Conserving Today Means Saving Tomorrow
by Roger Lawien
Do you want to save money and electricity at your home but have limited time, money and patience? All of our homes can use a periotic efficiency checkup.
Luckily, there are several relatively easy ways to save energy without a substantial commitment of time and money. These efforts will help you save whether you own or rent an older or newly constructed home. And, you won’t have to hire a specialist or call in a favor from someone who is handy with tools to help you.
Where to start
According to Money Magazine, “improving the envelope” of your home is a good place to start. Sunlight, seasonal temperature changes and wind vibrations can loosen up even a tight home, increasing air leakage. Doors and windows may not close tightly, and duct work can spring leaks, wasting cooled and heated air. By placing weather stripping and caulk around windows and doors, you can keep cool air inside during warm months and prevent chilly air from penetrating the indoors during colder months. Sealing gaps around piping, dryer vents, fans and outlets also helps to seal the envelope and creates greater efficiency. Apply weather stripping around overlooked spaces like your attic hatch or pull-down stairs. Try this simple low-cost trick to discover where any leaks are occurring. Tape a piece of toilet paper to a pencil. On a windy day slowly run the pencil and toilet paper along your windows, doors and outlets. You will be surprised where air leaks are occurring.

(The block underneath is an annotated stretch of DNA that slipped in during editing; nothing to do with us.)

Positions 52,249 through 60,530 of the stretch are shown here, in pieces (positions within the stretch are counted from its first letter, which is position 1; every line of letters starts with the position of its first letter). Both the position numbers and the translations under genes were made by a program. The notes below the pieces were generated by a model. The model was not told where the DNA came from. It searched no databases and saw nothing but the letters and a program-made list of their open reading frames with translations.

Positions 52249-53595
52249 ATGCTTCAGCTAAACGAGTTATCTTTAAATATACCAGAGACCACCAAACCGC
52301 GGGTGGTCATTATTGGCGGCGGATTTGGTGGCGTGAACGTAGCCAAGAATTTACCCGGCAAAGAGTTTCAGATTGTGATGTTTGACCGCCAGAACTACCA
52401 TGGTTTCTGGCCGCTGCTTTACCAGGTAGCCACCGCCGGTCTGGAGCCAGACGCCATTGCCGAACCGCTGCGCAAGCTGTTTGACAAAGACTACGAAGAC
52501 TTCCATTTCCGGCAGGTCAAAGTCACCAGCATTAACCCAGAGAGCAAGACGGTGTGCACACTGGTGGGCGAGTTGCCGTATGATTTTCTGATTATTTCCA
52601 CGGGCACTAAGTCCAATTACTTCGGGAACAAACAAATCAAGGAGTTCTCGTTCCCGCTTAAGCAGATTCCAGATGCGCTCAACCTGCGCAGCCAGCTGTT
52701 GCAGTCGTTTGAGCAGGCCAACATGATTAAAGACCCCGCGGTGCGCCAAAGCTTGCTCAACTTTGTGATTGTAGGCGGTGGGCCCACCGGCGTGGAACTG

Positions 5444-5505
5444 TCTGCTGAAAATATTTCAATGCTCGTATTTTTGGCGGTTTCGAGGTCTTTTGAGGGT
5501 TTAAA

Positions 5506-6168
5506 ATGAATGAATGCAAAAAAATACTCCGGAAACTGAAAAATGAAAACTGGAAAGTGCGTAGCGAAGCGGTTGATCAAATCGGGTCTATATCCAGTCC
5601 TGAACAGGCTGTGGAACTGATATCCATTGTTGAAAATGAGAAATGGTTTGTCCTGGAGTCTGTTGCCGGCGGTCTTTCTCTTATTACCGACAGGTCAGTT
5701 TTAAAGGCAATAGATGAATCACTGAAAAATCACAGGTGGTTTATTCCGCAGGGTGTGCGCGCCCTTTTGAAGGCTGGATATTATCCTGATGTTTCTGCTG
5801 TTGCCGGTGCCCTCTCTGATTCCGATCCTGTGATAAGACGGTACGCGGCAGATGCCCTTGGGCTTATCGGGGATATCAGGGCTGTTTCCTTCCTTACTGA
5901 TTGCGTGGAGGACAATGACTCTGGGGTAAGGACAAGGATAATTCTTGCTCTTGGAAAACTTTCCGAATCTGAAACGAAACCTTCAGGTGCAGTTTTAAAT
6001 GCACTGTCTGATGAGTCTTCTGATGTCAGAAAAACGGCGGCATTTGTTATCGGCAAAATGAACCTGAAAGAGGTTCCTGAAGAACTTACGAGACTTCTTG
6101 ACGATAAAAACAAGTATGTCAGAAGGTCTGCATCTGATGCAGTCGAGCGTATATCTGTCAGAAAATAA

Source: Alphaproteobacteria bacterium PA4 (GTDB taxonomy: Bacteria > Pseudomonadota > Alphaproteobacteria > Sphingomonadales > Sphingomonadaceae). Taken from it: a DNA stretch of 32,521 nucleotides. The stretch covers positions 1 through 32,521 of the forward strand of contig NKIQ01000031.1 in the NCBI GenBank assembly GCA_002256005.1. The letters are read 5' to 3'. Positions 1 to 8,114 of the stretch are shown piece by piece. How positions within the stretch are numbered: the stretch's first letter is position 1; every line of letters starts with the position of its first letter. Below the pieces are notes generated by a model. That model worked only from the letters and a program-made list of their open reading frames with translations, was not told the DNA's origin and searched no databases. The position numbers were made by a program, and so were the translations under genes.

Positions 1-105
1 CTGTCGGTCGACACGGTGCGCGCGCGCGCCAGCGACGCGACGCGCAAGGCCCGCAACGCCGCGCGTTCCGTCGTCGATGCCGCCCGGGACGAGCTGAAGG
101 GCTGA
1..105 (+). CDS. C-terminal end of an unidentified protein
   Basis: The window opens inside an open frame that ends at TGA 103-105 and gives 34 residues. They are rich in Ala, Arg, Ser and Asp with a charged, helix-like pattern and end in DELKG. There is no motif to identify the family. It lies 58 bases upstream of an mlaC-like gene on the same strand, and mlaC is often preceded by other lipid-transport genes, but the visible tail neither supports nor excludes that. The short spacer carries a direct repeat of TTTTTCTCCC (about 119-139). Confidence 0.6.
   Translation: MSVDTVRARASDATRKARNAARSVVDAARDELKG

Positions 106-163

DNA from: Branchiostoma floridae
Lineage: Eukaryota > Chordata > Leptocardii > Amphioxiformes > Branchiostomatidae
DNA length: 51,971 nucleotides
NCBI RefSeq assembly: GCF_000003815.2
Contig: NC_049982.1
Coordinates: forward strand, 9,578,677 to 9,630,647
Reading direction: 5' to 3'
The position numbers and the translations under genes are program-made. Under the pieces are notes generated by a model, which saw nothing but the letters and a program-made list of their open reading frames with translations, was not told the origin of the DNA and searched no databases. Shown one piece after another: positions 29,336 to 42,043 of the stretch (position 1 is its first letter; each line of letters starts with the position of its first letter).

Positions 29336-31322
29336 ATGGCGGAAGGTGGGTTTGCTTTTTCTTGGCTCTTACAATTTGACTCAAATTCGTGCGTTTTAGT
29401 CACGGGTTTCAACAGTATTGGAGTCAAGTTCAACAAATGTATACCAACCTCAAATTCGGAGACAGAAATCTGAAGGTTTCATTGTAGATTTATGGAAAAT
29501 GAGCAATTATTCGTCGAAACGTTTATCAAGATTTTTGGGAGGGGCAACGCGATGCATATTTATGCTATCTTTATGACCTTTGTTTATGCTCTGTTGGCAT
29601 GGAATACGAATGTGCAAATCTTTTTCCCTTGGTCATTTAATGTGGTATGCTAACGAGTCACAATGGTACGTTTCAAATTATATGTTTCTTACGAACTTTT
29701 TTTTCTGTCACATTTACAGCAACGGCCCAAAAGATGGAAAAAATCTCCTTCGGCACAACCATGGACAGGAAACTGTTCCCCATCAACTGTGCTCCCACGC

Replacing incandescent bulbs with LED bulbs can make a big difference in home efficiency and is one of the fastest ways to cut your energy bill. Known for their longevity and efficiency, LED bulbs have an estimated operational life span of typically 10,000 to 20,000 hours compared to 1,000 hours of a typical incandescent. According to the Dept. of Energy, by replacing your home's five most frequently used light fixtures or bulbs with models that have earned the ENERGY STAR rating, you can save as much as $75 each year.
Wrapping up savings
Installing a blanket around your water heater could reduce standby heat losses by 25 to 45 percent and save you about 7 to 16 percent in water heating costs, according to the Dept. of Energy. For a small investment of about $30, you can purchase pre-cut jackets or blankets and install them in about one hour. Insulating hot water pipes is another great way to save money.
Given that a large portion of your monthly energy bill goes toward heating and cooling your home, it makes sense to ensure your home’s heating, ventilation and air conditioning (HVAC) system is performing at an optimal level. Checking, changing or cleaning your filter is essential. A dirty or clogged filter will cause your furnace to run longer to keep up. A clean filter extends the life of your HVAC system and saves you money.
Take control of your energy savings
Remember, there are easy steps you can take now to improve the energy efficiency of your home. To learn about additional ways to save, download 101 ways to save energy or contact Member Services at 605-865-3511 we will send you one.